“I drove to meet some friends at a local car show/cruise night. And to be able to park with my friends, I had to register my car. So I did, and won ‘Best Muscle Car’, and was promptly banned from the cruise after so many complaints. Rightfully so, but I followed the rules, it isn’t my fault I won,” laughed Ryan. Over the past decade, Ryan’s Challenger R/T has served him well in racking up thousands of miles in his nationwide quest to locate hidden gems buried under boxes, mattresses, dirt, dust and even manure. “I’ve found everything from 1970 HEMI ‘Cudas in backyards to 1969 Charger Daytonas next to a horse pasture. That’s the primary reason the Challenger has so many miles, hunting down all the cool cars out there,” exclaimed Ryan.
Now with over 200,000 miles on the Challenger R/T, the 5.7-liter HEMI engine still pulls strong and basically takes Ryan not just on his muscle car adventures, but he’s been a regular on the Hot Rod Power Tour that zig-zags across the country. According to Ryan, the engine has never had any major repairs and attributes this to his routine maintenance of oil and filter changes. This means Ryan has many memorable and trouble-free road trips, but one stands out.
“My favorite was doing Route 66 with a few friends in their old Mopar vehicles. Unfortunately, a family emergency cut my part of the trip short near the end, but as a group, we made it to Williams, Arizona, on as much of original Route 66 as possible, including gravel and dirt roads, and some with streams running through them now! I’ve also done nine Hot Rod Power Tour Long Hauls with the car,” commented Ryan.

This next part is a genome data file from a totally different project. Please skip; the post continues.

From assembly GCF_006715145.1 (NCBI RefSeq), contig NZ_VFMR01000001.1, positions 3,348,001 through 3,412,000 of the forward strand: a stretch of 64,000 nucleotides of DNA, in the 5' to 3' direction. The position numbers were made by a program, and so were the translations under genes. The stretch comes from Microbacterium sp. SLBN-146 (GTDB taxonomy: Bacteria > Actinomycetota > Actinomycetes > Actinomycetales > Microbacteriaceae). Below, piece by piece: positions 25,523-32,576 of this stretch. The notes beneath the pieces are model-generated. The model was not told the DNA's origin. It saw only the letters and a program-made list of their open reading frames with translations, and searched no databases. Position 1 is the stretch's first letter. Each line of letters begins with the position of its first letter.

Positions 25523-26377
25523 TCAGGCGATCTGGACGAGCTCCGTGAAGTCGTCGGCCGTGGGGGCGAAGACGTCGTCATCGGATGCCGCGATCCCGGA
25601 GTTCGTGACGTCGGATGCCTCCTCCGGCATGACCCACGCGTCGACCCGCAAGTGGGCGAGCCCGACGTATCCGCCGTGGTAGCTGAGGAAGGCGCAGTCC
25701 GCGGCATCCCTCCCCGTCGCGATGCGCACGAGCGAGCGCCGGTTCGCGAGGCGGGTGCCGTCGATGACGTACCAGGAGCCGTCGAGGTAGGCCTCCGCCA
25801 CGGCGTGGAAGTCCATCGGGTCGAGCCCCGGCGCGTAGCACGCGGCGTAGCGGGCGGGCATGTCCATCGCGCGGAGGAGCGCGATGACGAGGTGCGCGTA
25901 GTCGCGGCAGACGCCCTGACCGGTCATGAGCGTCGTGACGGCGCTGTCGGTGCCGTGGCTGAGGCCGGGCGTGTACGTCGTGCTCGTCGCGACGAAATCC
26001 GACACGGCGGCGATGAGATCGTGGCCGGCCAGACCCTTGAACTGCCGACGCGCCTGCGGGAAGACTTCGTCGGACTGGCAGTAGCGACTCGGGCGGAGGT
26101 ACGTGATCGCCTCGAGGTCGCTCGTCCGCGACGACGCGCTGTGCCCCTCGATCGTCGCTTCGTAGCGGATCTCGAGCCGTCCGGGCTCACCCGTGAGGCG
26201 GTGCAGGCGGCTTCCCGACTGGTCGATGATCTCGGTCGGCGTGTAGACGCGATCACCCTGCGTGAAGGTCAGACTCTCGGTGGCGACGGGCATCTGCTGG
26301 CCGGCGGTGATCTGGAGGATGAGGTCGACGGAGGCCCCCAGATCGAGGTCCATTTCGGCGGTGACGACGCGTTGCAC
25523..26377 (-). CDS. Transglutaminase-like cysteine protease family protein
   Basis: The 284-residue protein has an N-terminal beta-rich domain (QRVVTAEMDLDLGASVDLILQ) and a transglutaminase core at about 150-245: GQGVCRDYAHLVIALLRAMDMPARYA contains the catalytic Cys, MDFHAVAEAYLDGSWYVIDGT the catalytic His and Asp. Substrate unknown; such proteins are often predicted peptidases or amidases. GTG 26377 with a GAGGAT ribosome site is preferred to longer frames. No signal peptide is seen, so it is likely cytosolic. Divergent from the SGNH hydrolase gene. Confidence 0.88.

When asked if there’s going to be a newer Challenger in Ryan’s future, he smiled and said, “If money was no object, my pie in the sky would be a 2019 [Dodge] Challenger SRT® Hellcat Redeye in Sublime green to match my 1971 Dodge Challenger that’s currently in my garage.”
It’s been just over a decade since the second coming of the Dodge Challenger and other than the Dodge Challenger SRT Demon that’s still getting big dollars across the Barrett-Jackson and Mecum auction blocks, it’s hard to say if the Scat Pack and R/T models will have the same collector status down the road.
“There will absolutely be desirable models of the modern Challenger that will be collectable, and I’m excited to see what really shakes out. They might not be the prices of the 1970-71 cars, but they will bring a pretty penny for sure,” said Ryan.
Which leads us to our next question: Will a day come, say 30 to 40 years from now, that there’ll be a Challenger SRT Demon, SRT Hellcat, or even a Scat Pack, hidden under boxes or covered in layers of dust and bird droppings, just sitting in a barn or garage somewhere off the beaten path?
“Oh I’m sure it will happen, I have already uncovered a 2009 Challenger Drag Pak car sitting in the back of a garage since new, still with trailer tires and rims on it. They will be out there!” laughed Ryan.
How many miles have you racked up on your late-model Challenger or Charger R/T, Scat Pack or SRT Hellcat?